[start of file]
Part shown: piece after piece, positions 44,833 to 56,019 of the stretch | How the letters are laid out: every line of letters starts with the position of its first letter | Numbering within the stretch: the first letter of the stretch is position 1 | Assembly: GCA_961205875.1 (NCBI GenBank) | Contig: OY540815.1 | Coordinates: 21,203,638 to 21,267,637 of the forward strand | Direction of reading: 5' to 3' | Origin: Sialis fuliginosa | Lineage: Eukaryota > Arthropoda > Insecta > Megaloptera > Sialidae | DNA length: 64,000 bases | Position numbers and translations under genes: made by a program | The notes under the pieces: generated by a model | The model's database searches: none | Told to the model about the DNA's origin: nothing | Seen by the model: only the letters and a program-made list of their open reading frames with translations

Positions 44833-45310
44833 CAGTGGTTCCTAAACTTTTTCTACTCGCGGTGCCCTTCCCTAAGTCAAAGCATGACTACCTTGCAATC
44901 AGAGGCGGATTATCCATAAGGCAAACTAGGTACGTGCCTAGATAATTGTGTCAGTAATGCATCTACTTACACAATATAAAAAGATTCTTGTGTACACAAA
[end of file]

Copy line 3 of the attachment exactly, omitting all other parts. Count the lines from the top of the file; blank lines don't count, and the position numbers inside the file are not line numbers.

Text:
44833 CAGTGGTTCCTAAACTTTTTCTACTCGCGGTGCCCTTCCCTAAGTCAAAGCATGACTACCTTGCAATC